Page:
Reykjavik (High North News): The Pentagon's new Arctic strategy is scheduled to be launched at the beginning of next year, says Deputy Assistant Secretary of Defense Iris Ferguson at the Arctic Circle Assembly. She emphasizes that the overarching aim will still be to maintain peace and stability in the region.
The US Department of Defense presented its current Arctic strategy in 2019, and an updated version is now in the works.
That is stated by Iris Ferguson, the Deputy Assistant Secretary of Defense for Arctic and Global Resilience in the US DoD, at the Arctic Circle Assembly in Iceland.
"We are developing our new Arctic strategy, which will likely be launched in early 2024. I want to make it clear that the DoD intends to maintain a stable and peaceful Arctic region. We will absolutely protect our interests but also contribute to stability," says Ferguson.
She is the leader of the Arctic Strategy and Global Resilience Office, which was established last fall.
"We work closely with our allies and partners while developing the strategy. It is critical that we have alignment with them, and a strategic focus is on how we collectively can use joint presence to ensure stability. It is also crucial that we align with our combatant commands. So a major coordination process is now taking place, but we aim to conclude it early next year," says the Deputy Assistant Secretary of Defense.
The Arctic is covered by three American combatant commands – one Northern, one European, and one for the Indo-Pacific region.
Furthermore, Fergus elaborates on central focus areas of the Pentagon's strategic perspective on the Arctic.
"Recently, various significant geopolitical changes have occurred in the Arctic region. One of the major changes is NATO's expansion, with Finland as a new member and Sweden close behind. It is essential to address what this entails for the alliance's regional plans and how we conduct deterrence and develop capabilities," she says and continues:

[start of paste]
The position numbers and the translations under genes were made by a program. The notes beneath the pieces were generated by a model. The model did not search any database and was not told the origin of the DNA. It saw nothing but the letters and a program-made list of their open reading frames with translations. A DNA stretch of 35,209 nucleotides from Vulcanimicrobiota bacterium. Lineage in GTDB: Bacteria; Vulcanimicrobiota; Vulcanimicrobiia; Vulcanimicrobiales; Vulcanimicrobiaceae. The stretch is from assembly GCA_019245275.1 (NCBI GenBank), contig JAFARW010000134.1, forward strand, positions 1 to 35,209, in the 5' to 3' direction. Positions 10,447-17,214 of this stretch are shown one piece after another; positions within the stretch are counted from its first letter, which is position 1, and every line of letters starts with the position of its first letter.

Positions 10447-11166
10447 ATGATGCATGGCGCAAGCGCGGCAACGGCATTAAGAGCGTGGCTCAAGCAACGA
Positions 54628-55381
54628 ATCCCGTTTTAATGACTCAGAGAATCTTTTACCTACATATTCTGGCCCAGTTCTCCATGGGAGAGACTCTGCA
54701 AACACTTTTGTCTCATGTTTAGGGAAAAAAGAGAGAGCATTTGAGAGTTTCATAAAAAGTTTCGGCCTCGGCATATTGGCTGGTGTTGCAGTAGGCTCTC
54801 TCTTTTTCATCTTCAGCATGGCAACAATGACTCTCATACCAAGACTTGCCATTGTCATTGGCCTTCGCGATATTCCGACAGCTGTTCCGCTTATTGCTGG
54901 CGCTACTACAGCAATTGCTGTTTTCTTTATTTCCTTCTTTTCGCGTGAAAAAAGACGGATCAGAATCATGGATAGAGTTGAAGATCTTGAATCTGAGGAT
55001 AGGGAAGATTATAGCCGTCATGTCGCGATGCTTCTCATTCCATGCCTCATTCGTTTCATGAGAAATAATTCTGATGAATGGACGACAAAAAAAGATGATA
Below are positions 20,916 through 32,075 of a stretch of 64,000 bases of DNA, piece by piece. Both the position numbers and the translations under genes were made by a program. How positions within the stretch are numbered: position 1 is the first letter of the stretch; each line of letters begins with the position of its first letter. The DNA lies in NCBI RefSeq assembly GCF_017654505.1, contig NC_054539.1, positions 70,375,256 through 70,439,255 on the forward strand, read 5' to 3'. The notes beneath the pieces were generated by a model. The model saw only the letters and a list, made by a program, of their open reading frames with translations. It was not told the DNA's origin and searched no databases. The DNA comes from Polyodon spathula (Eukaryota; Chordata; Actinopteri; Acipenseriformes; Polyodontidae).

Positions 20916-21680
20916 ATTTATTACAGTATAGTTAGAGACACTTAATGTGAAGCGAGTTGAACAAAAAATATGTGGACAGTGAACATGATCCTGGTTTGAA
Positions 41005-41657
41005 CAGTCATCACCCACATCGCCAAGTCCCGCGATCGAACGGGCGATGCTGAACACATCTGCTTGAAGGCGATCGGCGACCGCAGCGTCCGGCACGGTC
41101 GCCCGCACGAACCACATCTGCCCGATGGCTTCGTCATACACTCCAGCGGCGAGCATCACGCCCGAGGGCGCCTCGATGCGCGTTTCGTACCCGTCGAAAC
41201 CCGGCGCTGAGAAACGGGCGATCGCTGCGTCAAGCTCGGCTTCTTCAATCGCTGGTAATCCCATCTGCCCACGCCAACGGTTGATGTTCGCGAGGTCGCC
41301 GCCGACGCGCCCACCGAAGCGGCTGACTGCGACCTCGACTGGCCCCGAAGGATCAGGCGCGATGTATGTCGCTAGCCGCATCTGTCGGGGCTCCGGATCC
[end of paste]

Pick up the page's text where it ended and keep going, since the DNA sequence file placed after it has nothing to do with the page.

"Some of our competitors [Russia and China, ed. note] also conduct more military activity in the region. In addition, we see increasing alignment between them – particularly off the coast of Alaska There is no decline in activity in the Russian Arctic despite the war in Ukraine. This says something about the significance of the region. We must be mindful of what is happening and assess whether we have the right capabilities to deter the threats."
It can also be added that NATO's deterrence and defense vis-à-vis Russia is being strengthened – and that US forces are often training in the north of Norway, Finland, and Sweden.
The US also has a quite new bilateral defense agreement with Norway – and is negotiating with Finland, Denmark, and Sweden on similar agreements. Additionally, US military presence in Iceland is developing.
Climate change and energy restructuring
Climate change is also an overarching subject, Ferguson points out.
"Climate change is a central component in what drives activities and strategic interests in the Arctic and is a very important focus in the department's thinking around the region," Ferguson upholds.
"We are looking at climate risk across the board and how the Pentagon is equipped to handle the energy transition. We have our own emissions and must be aware of how we can make what we have more energy efficient with new technology and innovate in new investments. I want to emphasize that a lot of deep thinking around these issues is taking place in our department as they are at the forefront of our geopolitical environment."